Expert blindness could sabotage your business

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Expert knowledge creates a gulf between you and your customers. Rich Bina, the VP and strategic planning director at ad agency RPA, explains how this bias works and what you can do to overcome it.

We tend to stereotype experts, who they are and what they look like, and that can get us into serious trouble. The biggest problem is that we don’t think of ourselves as experts. Often, we think of experts as an elite group of people with Ivy League doctorates. The truth, however, is that most of us are experts ourselves; the odds are good you’ve studied some discipline, industry, or subject more intensely, more deeply, or simply longer than everyone else. More than likely, it’s how you earn a living. That means you’re an expert, too, just like those with doctorates.

A warning: Your expertise can change you subconsciously. Your expertise can impair your ability to see how normal people experience the world, and it has serious implications for your business.

A study commissioned by Honda, via ad agency RPA and Nielsen Consumer Neuroscience, used neuroscience research techniques to examine a group of experts, Honda automobile dealers in this case, and compared them to the relevant non-experts, their audience — people in the market for a new vehicle. Both groups were exposed to a variety of stimuli in a natural context: two half-hour sitcoms, out-of-category ads (Clorox, Jello-O, etc.), non-Honda automotive ads (Nissan, Ford, etc.), and Honda auto ads. We measured visual attention to see what people looked at, neuromeric responses to measure what they emotionally engaged with, and we asked questions to see what effect subconscious differences had on cognition. The results were predictable and stunning at the same time.

When the expertise wasn’t in play, the expert dealers and our normal shoppers responded the same way. When they watched programme content and non-auto advertising, their reactions, emotional engagement and visual attention were significantly correlated to normal shoppers. They reacted the same way. Interestingly, even when the groups watched non-Honda automotive ads, the expert dealers and normal shoppers reacted in a similar fashion.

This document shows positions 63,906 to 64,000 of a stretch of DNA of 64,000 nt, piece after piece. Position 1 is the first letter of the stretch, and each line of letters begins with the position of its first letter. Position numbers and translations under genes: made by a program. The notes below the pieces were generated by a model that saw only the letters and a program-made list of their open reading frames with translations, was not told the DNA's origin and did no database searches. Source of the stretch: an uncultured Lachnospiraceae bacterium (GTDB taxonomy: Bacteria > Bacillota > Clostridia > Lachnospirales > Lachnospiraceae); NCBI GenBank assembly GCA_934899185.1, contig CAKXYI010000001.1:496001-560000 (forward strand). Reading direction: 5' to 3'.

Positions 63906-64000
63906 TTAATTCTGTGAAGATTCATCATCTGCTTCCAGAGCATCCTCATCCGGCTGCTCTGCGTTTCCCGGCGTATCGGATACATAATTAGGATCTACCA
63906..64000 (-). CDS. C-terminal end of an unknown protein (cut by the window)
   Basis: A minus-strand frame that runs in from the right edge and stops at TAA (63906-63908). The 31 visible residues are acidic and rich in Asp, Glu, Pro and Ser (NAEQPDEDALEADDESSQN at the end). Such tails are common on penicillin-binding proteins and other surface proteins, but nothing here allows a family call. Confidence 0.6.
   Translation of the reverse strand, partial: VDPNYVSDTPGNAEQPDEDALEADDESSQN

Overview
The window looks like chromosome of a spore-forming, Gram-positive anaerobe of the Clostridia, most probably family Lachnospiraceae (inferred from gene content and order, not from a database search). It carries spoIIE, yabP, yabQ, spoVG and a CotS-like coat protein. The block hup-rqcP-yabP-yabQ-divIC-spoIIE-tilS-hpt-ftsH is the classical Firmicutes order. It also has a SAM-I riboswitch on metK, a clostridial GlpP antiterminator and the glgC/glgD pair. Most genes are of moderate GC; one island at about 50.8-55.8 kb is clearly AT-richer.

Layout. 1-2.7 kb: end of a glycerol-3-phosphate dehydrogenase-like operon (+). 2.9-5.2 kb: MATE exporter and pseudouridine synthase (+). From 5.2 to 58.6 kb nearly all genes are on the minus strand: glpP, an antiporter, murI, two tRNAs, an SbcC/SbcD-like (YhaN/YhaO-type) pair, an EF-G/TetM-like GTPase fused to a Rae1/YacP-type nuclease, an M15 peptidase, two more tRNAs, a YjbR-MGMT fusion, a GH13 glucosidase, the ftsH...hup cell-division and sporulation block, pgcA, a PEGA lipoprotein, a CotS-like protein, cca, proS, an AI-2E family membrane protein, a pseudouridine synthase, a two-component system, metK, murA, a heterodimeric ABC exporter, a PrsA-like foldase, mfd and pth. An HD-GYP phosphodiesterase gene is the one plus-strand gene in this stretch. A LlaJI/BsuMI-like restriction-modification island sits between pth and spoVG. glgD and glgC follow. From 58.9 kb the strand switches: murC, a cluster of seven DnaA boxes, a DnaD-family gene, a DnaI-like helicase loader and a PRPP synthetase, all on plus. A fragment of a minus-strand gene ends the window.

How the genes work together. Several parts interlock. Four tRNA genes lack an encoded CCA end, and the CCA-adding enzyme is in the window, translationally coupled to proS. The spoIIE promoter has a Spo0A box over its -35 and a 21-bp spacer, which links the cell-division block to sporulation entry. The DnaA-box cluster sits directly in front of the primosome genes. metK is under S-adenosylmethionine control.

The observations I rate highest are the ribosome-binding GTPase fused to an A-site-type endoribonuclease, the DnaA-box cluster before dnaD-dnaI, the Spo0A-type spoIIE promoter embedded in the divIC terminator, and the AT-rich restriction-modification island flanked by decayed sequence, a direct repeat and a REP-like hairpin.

But when they watched Honda-specific ads, the correlation went to zero; there was no similarity in how the expert dealers and normal shoppers viewed or emotionally responded to the Honda ads. In fact, the two were often at odds with each other.

When we looked at eye tracking, experts could be looking at the same screen but watching completely different elements, ignoring the story and characters, and instead paying attention to the car, information elements, and the deal. Emotional response followed a similar pattern, ignoring an appealing story, spiking instead on information. Expertise, being too close to something, can literally act like a set of blinders.

Since our brains use emotion to tag information for relevance, it’s unsurprising that experts and normal shoppers used different words to talk about the ads afterwards and had wildly different levels of recall.  Normal people talked about an ad as “cool” and “exciting”—the experts said it was “good” and “reliable.” Normal people had impressive levels of unaided recall, far higher than the experts recalling an ad for their own brand.

This should set off alarm bells for all of us. While our expertise can give us great insight and wisdom on a topic, we can get caught up in all sorts of details and information that matter to us and not to our customers, leading to poor decisions and missed opportunities. And because the effects are so powerful at the subconscious level, you’re likely to have no idea that it’s happening.

3 ways to manage expert blindness:

1. Biases can be controlled. We don’t have to be prisoners to our expert blindness. Research has consistently shown that making people aware of their biases is a powerful tool in mitigating their effects (Johns et al 2005). If you make the conscious mind aware of the foibles of the subconscious, the conscious mind can override them.

2. Expert blindness is personal. We are alike in that we are all experts, yet the biases of our expertise are incredibly varied. In the same organization, the strategist has a different set of biases than the technologist, the producer and so on. The only magic of using car dealers was getting a statistically valid group of experts with the same expert blindness.

Start with some introspection: What do you know you care about more than everyone else around you? When you hear a new idea, what are you consistently obsessing over? What’s your checklist when you hear a new idea? The answers can help give you an idea of what your biases might be.

3. Have a People-First reaction to new ideas. You’re still a normal person when you’re not an expert. The key is to learn tricks to let go of your expert biases and channel that normal person. Consider the meditation or mindfulness, which you may use in your personal life, as tools for the workplace enabling you to block out your expert concerns and have a normal People-First reaction. Is a new idea interesting? Was I intrigued? Did it tickle something in my brain? Why? Let the answers influence your decision making.

If you can make decisions that are better aligned with your customers, you’ll have greater business success. The challenge is to take the blinders off, take control, and see the world the way your customer does.

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(Photo by jesse orrico on Unsplash)